Unless one is willing to go to considerable lengths and spend considerable resources, the simple measures of adherence are probably adequate for most purposes. They will certainly indicate gross problems overall, and allow the investigator to conclude, with reasonable assurance, that the intervention was or was not administered satisfactorily, and that there is or is not a difference between the groups in intermediate response variables or biomarkers. For the purposes of individual counselling, the more sophisticated assessments might be more useful than pill count, for example, but whether they are the best uses of limited funds is questionable.
Data monitoring is an essential part of any clinical trial. If the data become persuasive before the scheduled end of the trial, or if unexpected adverse events occur, the investigator is obligated either to stop the trial or to make necessary design changes. For many trials, the data monitoring function is undertaken by a person or group external to the study investigator structure. For masked studies, this helps to keep the investigator blinded. But more importantly, for all trials, an outside group is less likely to have a bias and less likely to want the study to continue inappropriately because of financial or other reasons. The primary function of this group is to maximize participant safety. Secondarily, it helps ensure the integrity of the trial.
In the process of data monitoring, several kinds of recommendations may be made. Firstly, and most common, would be a recommendation to continue the trial without any change. Secondly, would be a recommendation to modify the protocol in some way. Examples might be changing the participant entry criteria, changing the informed consent to take into consideration important new information, changing the frequency of certain tests to better ensure safety, or even dropping from the study certain types of participants for whom it may no longer be appropriate. Thirdly, there might be reason to recommend extending the trial. This could occur if the participant accrual rate is slower than expected or if the overall event rate is much lower than expected. Fourthly, there might be a recommendation to stop the trial early.
Data monitoring techniques
Regular data monitoring must be performed for ethical reasons. However, this carries a penalty.
If the null hypothesis, H0, of no difference between two groups is, in fact, true, and repeated tests of that hypothesis are made at the same level of significance using accumulating data, the probability that, at some time, the test will be called significant by chance alone will be larger than the significance level selected. That is, the rate of incorrectly rejecting the null hypothesis will be larger than what is normally considered to be acceptable. (Friedman et al. 1998).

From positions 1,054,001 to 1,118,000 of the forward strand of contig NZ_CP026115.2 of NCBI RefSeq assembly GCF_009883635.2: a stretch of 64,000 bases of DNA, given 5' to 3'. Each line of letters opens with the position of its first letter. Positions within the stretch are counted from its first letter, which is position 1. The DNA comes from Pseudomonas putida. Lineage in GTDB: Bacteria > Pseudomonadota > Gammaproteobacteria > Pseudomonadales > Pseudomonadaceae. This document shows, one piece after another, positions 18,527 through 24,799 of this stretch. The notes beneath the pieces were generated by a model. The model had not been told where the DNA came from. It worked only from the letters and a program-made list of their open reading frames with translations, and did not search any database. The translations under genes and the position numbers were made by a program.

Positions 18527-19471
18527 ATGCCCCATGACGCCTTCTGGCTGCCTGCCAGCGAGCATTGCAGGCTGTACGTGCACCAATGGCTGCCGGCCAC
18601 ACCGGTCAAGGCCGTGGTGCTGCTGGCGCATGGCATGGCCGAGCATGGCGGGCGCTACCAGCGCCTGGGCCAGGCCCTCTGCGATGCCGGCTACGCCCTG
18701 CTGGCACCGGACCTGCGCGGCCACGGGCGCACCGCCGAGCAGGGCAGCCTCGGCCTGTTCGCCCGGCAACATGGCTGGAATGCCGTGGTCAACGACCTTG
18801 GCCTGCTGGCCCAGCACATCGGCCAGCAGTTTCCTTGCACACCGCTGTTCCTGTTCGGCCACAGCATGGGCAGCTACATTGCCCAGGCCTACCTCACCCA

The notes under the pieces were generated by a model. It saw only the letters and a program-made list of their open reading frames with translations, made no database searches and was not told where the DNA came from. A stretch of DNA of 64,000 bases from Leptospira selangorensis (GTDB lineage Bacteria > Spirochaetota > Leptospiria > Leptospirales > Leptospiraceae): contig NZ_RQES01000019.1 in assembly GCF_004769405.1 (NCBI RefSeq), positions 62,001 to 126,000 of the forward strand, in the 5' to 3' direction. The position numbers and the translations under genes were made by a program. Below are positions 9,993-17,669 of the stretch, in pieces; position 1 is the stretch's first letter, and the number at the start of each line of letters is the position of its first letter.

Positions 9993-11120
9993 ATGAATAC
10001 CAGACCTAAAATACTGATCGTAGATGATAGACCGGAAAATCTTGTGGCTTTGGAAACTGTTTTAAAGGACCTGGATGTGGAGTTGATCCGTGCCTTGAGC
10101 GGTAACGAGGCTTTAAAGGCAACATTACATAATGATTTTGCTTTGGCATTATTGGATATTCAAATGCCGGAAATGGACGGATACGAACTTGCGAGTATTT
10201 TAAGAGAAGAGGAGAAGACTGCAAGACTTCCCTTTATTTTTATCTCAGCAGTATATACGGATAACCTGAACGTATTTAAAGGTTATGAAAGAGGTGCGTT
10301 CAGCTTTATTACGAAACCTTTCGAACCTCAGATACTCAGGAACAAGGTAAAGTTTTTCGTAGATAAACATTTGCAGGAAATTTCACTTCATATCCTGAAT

Therefore a variety of stopping boundaries or guidelines have been developed that maintain the overall prespecified a level. Biostatistics references can be consulted for the details of these methods. In essence, the methods fall into three categories: classical sequential, group sequential, and curtailed sampling. In the classical sequential approach (Whitehead 1983), there is no fixed sample size. Participant enrolment and the study end when boundaries for benefit or harm are exceeded. A theoretical advantage of the classical sequential approach is that fewer participants might need to be enrolled than in a fixed sample size design. This design requires study outcomes to occur relatively soon after enrolment, however, so that decisions about enrolment of new participants can be made. As a result, it may have limited usefulness.
The most commonly used monitoring techniques are the group sequential methods. Here, after a group of participants have been enrolled, or after a length of time, the data are examined. In order to conserve the overall a level, the study is not stopped early even if the nominal p value (for example, 0.05) is exceeded. More extreme p values are required for early stopping. An example of such boundaries is that developed by O’Brien and Fleming (1979), which calls for very extreme results early in a study which gradually become less extreme towards the end. If the study goes to the expected end, the significance value is essentially what it would be without any interim monitoring. An approach proposed by Haybittle (1971) and Peto et al. (1976) uses a constant extreme value throughout the trial, with the usual p value for significance at the end. Both of these techniques allow the final significance value to be what would be used without monitoring because of the low likelihood of stopping early, given the extreme nature of the boundaries. A modification of these techniques uses what is termed an a spending function (Lan and DeMets 1989). This technique allows for more flexible selection of the times when the data will be monitored.
Another modification of the group sequential methods employs asymmetric boundaries. As noted earlier, for many trials, even those that are not one-sided tests of the hypothesis, it would be inappropriate to continue a trial until the intervention is proven harmful, using the usual p value of 0.05. Therefore, instead of having the monitoring boundary for harm symmetric to the one for benefit, a less extreme monitoring boundary can be developed (DeMets and Ware 1982). Thus, if the one for benefit maintains the overall a at 0.05, the one for harm might maintain it at 0.1, or even less extreme. Even with one-sided tests of hypothesis, an advisory boundary for harm can be implemented, as was the case in the Cardiac Arrhythmia Suppression Trial (Pawitan and Hallstrom 1990).